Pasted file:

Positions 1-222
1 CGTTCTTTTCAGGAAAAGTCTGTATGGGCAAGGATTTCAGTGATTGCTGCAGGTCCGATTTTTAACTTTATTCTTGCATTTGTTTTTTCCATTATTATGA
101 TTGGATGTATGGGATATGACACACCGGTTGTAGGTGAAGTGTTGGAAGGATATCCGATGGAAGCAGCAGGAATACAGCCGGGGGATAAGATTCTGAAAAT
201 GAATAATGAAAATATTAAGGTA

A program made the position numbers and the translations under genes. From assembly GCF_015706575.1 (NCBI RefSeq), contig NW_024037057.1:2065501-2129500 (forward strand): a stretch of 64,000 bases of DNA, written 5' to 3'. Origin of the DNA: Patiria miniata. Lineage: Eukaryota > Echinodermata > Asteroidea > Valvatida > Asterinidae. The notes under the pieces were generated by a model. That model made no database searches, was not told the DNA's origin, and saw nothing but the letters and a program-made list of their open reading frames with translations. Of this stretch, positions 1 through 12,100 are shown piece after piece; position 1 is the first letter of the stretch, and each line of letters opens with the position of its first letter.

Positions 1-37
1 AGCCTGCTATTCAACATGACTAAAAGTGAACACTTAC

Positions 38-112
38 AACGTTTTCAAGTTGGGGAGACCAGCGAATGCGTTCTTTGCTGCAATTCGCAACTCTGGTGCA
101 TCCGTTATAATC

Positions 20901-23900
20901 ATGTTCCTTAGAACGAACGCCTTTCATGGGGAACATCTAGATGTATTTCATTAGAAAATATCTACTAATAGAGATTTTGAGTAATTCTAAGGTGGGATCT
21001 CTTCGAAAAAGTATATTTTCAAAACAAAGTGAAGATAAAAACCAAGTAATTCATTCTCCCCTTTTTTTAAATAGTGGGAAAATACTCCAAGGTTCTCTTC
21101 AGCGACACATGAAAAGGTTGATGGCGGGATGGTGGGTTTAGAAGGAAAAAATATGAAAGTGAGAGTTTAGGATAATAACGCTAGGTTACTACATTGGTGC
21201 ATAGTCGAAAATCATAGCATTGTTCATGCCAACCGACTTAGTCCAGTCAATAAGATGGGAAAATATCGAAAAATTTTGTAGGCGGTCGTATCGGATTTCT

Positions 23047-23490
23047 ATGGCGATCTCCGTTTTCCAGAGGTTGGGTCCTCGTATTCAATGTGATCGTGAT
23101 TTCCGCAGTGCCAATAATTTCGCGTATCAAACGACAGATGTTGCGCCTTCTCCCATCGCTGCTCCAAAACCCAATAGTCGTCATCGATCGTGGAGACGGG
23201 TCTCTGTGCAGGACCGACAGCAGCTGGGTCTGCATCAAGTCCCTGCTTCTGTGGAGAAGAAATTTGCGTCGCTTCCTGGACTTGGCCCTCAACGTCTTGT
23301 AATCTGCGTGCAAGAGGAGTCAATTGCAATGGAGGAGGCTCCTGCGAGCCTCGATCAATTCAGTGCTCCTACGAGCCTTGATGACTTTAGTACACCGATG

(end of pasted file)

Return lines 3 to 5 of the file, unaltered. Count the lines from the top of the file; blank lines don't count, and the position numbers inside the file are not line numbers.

101 TTGGATGTATGGGATATGACACACCGGTTGTAGGTGAAGTGTTGGAAGGATATCCGATGGAAGCAGCAGGAATACAGCCGGGGGATAAGATTCTGAAAAT
201 GAATAATGAAAATATTAAGGTA

A program made the position numbers and the translations under genes. From assembly GCF_015706575.1 (NCBI RefSeq), contig NW_024037057.1:2065501-2129500 (forward strand): a stretch of 64,000 bases of DNA, written 5' to 3'. Origin of the DNA: Patiria miniata. Lineage: Eukaryota > Echinodermata > Asteroidea > Valvatida > Asterinidae. The notes under the pieces were generated by a model. That model made no database searches, was not told the DNA's origin, and saw nothing but the letters and a program-made list of their open reading frames with translations. Of this stretch, positions 1 through 12,100 are shown piece after piece; position 1 is the first letter of the stretch, and each line of letters opens with the position of its first letter.